Ask Your Question

Angie's List Answers is the trusted spot to ask home improvement and health questions and get answers from service companies, health providers and consumers. For ratings and reviews on companies in your area, search Angie's List.

 
 
or
Submit
Top 30 Days Experts
Rank Leader Points*
1 gbafreview 510
2 kstreett 240
3 Guest_9020487 110
4 Guest_9190926 105
5 GoldenKid 100
6 ahowell 95
7 KnowledgeBase 95
8 skbloom 80
9 Guest_98024861 70
10 Guest_9311297 70

*Updates every 4 hours

Browse Projects By Category

Question DetailsAsked on 1/23/2015

how do i compare ratings of 2 different electrical contractors?

One electrical contractor installed a new circuit breaker panel in early 2014 for $2300. This replaced an older 40 year old panel that he told me was unsafe and a fire hazard. Recently (Dec 2014) I had a full electrical home inspection. This electrician identified many problems with the circuit breakers and panel wiring that are not according to code and are a fire hazard. When I contacted the first electrician, he said it was nonsense and not a fire hazard. He said he would correct errors but I do not know how to trust his work, that he will do the work correctly, or how I have an inspection of the work completetd. I need advice as how to proceed. (Of note, both of these electricians were obtained through Angie's List.)

Do you have the same question? Follow this Question


1 Answer

Voted Best Answer
1
Vote

Hi,

This is Kyle K from Member Care. Thanks for your question. I'm happy to help!

The quickest and easiest way to compare reviews and ratings for two providers would be to pull up their profiles individually in their own browser tab. That way you can see how they stack up side by side. Additionally, reaching out and getting estimates from several specialists is always a good way to ensure you are able to deduce the best possible information being provided.

I hope this information help! Please let me know if I can assist further. You can respond to this thread or submit a new Answers post. You can also reach us at memberservices@angieslist.com. We're happy to help!

Answered 4 years ago by Member Services

0
Votes

40 year panel might well have been unsafe, particuarly if poorly installed or certain brands - there were several brands made about 30-45 years ago with a lot of manufacturing failure and defects.


When it was replaced, assuming you are in a building code inspection area (almost all cities and large towns, most small towns, and some counties), there should have been a building permit for the work, AND an electrical inspection before it was put into service or very shortly afterwards. You could check with your building department on whether a permit was pulled, and if a final (and probably only, in this case) inspection was done. If not, talk to them about that - in most areas they will call the contractor up and require he file the permit application, pay a fine for not having gotten one in the first place (if that is the case), and do an inspection. Downside - if they red-tag the job (mark as unsafe, as opposed to yellow-tagging with some problems but usable till fixed) then it cannot be used till fixed, which puts you out of power. In some areas they will allow the heating system to stay energized for up to a week or so if it is not defectively installed but red-tag the rest, especially with boilers and gas-fired furnaces (as opposed to electric furnaces and water heaters, which pull a lot of juice).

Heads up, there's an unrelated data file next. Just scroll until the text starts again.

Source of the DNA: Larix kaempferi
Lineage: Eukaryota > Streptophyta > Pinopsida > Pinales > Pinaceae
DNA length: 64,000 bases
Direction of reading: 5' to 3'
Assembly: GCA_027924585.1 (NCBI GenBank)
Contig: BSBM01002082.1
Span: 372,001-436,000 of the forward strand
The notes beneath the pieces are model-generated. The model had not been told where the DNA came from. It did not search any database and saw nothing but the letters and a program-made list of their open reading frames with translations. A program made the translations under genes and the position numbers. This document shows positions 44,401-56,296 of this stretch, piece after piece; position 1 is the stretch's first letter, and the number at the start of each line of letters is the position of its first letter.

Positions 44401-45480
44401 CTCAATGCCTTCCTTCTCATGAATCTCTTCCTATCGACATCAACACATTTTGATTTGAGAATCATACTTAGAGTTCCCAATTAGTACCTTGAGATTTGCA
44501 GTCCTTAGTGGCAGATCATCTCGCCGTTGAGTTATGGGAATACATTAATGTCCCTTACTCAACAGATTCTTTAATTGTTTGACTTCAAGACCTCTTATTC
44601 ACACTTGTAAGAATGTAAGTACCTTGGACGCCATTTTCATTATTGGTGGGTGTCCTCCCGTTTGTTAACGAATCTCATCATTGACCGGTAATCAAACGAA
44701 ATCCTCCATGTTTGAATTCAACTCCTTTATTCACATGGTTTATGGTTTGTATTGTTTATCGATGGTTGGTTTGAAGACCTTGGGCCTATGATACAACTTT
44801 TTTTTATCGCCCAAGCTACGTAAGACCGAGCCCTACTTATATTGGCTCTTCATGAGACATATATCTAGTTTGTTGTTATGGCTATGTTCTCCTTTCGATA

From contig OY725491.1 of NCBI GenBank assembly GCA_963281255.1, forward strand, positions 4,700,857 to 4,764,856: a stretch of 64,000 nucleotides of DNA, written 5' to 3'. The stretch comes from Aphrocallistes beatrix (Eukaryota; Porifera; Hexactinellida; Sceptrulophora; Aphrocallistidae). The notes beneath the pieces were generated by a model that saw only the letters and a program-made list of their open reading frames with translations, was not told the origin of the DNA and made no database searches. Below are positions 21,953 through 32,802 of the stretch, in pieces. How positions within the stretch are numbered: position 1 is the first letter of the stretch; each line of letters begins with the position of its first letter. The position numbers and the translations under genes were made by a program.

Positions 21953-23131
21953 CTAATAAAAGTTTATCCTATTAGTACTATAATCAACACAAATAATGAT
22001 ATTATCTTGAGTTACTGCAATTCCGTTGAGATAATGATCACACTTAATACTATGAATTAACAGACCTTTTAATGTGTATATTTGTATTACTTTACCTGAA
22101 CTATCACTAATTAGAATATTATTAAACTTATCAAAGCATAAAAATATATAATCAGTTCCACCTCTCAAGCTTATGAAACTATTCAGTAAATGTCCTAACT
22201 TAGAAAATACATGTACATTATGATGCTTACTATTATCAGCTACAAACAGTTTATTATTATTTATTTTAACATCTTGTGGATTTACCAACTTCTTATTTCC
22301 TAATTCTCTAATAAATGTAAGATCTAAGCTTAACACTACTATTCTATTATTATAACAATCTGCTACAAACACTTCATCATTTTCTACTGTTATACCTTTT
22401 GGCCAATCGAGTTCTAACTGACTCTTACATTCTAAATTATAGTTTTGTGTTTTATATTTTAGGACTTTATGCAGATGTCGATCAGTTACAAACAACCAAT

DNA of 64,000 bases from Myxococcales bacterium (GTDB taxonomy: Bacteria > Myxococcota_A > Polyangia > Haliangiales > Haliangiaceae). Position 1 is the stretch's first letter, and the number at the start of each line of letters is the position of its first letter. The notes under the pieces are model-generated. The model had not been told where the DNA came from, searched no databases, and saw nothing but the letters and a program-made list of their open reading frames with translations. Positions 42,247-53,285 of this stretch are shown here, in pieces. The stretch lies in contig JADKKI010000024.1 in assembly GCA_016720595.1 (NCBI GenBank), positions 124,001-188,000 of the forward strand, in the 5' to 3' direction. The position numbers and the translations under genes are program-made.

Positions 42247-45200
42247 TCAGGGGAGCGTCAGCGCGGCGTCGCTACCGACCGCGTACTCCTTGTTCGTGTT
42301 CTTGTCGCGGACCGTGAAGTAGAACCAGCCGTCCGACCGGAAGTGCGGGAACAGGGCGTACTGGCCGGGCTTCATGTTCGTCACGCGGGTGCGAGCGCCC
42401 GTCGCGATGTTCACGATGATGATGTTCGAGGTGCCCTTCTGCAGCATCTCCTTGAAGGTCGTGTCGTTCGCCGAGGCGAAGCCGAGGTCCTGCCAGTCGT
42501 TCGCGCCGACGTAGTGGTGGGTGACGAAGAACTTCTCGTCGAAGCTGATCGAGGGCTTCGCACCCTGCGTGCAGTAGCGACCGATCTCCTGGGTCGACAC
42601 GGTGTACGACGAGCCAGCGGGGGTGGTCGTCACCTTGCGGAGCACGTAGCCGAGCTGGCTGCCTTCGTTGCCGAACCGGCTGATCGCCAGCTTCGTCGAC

I would also check first off to see if the first one is licensed propaerly - that fact (or lack thereof) would also be of interest to the building officials.


If they determine there are defects - and do provide the inspector with the report from the December inspection, then the building inspector should tag the defects (if they agree with that opinion), and then do a reinspection after the work is fixed.


And of course, you should not have to pay for any red-tagged work.


Once all is said and done, probably time for reviews (I suspect differently phrased) for the two electrical contractors, and if the first job had a lot of deficiencies or was totally red-tagged, then documentation to the state licensing board would probably be in order to see this contractor does not leave other people with deficient work product as well.


As for whether the original contractor can be trusted to do the work right - this is a perennial problem on rework jobs. Unfortunately, since this was early in the year and presumably long since paid off, unless there was a warranty with the work which is still in effect, claiming against his bond to have a different contractor do the work is probably not going to work, so using another contractor would be at your cost.


You might ask the second contractor what he would charge to fix it (assuming building inspector agrees it was wrong) - if not more than a couple hundred, you might be better off having him doing the work and try to get the first contractor to pay for the building permit and inspection. Might be a case of weighing peace of mind over cost, because my philosophy is if work is done shoddily or grossly contrary to code or installation instructions (as opposed to a punchlist items of a simple mistake, oversight, or just not quite good enough item here and there), then that contractor/vendor is better out of there immediately than left on site to try to correct what he apparently did not have the ability or work ethic to do right in the first place.

Answered 4 years ago by LCD




Related Questions


Terms Of Use
|
Privacy Policy